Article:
Winter programme

17/10/18 Anglian York

08/11/18 The Archaeology of the A14 

05/12/18 Armageddon (in ancient times, ie from 3000 BC)

09/01/19 AGM  Armageddon: The Battle of Megiddo, 100 years on

13/02/19 Antarctica – Romance, Science and Conservation

27/03/19 Dick Turpin: Myth and Reality

Please note: visits are for members only please enquire here


October 24, 2018

Dr Steve Sherlock, who has lectured to the Society several times before, has chosen as his topic for his lecture on 8th November, a very long (both in time and in distance) archaeological project he is currently involved with – the major road-widening and re-aligning at the northern part onto a new course, of the A14 north from the city of Cambridge to Huntingdon and the A1M.  This has produced an enormous variety of finds and results cover a large spread of time. The actual details we will hear when Steve addresses us.

The December and the January topic with be the place then known as Armageddon, now as Megiddo. We have two excellent lecturers lined up; firstly from our President, Professor Joann Fletcher. Joann will talk in December about archaeology from 3000BC at Armageddon, and she will also look at recent events and archaeological finds, leaving the 100th anniversary of the Battle of Megiddo safely in the hands of committee member, writer and academic, Dr Francis Toase. Francis will give his talk after the Annual General Meeting on 9th January.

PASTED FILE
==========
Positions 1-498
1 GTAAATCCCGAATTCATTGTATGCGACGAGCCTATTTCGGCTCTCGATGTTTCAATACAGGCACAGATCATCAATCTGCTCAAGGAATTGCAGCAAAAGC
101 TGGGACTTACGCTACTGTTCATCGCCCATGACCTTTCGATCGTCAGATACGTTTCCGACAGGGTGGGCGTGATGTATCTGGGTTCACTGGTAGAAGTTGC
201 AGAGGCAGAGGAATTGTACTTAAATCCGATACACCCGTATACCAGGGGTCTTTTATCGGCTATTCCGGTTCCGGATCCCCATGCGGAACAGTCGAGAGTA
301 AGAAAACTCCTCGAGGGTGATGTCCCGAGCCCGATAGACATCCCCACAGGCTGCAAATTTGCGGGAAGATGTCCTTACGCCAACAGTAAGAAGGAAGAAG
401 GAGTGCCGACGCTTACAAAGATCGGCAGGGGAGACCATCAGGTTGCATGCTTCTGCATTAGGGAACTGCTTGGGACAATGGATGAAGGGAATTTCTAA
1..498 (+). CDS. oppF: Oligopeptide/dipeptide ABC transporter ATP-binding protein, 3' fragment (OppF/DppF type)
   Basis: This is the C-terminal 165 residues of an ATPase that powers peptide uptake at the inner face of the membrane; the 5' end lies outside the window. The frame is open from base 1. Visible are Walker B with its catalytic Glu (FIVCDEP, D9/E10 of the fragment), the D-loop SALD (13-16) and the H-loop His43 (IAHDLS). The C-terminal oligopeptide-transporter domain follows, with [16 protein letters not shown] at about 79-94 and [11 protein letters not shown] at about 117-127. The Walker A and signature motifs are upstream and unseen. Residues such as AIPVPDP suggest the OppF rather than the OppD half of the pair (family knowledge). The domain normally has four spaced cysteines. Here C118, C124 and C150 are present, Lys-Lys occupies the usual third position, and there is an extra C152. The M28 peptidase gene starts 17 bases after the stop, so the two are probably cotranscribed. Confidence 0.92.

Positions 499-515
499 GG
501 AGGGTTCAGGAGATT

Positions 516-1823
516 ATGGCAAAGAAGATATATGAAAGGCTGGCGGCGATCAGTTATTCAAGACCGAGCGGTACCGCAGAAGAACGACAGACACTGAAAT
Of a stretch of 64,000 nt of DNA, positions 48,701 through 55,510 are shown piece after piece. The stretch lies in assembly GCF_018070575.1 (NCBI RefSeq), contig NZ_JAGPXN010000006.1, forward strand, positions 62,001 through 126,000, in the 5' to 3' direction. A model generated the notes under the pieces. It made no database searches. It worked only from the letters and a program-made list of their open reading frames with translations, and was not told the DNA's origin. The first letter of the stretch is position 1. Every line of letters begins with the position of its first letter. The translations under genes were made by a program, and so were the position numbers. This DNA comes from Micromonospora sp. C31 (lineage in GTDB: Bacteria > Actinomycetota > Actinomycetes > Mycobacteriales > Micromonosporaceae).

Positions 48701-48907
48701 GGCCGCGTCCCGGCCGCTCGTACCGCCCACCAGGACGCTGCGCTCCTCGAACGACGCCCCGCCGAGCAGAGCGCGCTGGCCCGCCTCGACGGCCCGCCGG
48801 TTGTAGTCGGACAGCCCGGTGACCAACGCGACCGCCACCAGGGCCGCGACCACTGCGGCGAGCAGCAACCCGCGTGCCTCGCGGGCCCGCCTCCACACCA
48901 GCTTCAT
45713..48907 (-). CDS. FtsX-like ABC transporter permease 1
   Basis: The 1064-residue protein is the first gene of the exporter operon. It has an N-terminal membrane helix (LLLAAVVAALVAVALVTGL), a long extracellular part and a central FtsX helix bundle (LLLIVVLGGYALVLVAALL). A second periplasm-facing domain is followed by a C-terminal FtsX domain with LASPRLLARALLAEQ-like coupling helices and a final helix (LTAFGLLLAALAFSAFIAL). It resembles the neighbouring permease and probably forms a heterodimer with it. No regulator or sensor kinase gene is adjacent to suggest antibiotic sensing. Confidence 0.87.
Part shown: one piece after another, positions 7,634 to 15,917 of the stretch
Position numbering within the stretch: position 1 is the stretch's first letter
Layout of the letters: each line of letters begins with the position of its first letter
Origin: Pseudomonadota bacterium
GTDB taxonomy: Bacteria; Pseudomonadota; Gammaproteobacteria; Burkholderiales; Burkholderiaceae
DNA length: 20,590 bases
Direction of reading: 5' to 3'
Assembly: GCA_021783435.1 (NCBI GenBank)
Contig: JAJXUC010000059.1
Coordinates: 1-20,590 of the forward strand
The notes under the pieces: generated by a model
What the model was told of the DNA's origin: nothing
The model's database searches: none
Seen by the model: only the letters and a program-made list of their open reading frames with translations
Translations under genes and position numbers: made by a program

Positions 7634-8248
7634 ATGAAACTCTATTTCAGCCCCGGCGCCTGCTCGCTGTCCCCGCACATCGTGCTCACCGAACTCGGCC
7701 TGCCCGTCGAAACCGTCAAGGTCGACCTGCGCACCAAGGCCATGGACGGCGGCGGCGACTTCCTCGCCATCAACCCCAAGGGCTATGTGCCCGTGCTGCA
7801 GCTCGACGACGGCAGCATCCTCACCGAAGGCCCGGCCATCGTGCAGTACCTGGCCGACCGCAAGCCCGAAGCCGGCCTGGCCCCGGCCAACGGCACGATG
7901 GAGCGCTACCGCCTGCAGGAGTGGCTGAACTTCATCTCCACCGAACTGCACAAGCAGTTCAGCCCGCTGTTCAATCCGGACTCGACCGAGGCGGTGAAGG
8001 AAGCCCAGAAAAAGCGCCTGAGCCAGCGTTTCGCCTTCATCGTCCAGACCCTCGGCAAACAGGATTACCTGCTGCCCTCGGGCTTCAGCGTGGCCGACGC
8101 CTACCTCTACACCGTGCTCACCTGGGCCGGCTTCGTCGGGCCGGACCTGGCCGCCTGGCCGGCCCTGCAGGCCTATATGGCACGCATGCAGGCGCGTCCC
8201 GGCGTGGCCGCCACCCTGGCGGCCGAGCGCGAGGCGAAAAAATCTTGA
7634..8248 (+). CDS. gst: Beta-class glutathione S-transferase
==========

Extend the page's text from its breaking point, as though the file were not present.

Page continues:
In February, Tom Hardie-Forsyth will talk to the Society about his scientific researches in Antarctica.

The March lecture will be given by Professor Jim Sharpe, Professor of Early Modern History, University of York. He will talk about Dick Turpin: Myth and Reality.

The winter programme is  published on the website footer. We invite everyone to come along to our winter evening meetings.  They commence at 7.30pm.

Annual Subscriptions are £7.50 per person, due in October.  Guests are welcome at £2 per person per event in addition to the cost of the event itself.  We always look forward to welcoming people to our events.

Do come along to some or all of our events.  We are a friendly group, and we like to meet new friends and welcome old friends coming to our meetings.  After lectures, we have tea or coffee and biscuits (40 pence per person) available to encourage members and guests to talk with the lecturer in an informal setting.

This winter season will have six lectures. Usually we have five, but with the excellent offers to lecture which we have received there was no way we would not wish to accept and fit them into the schedule.

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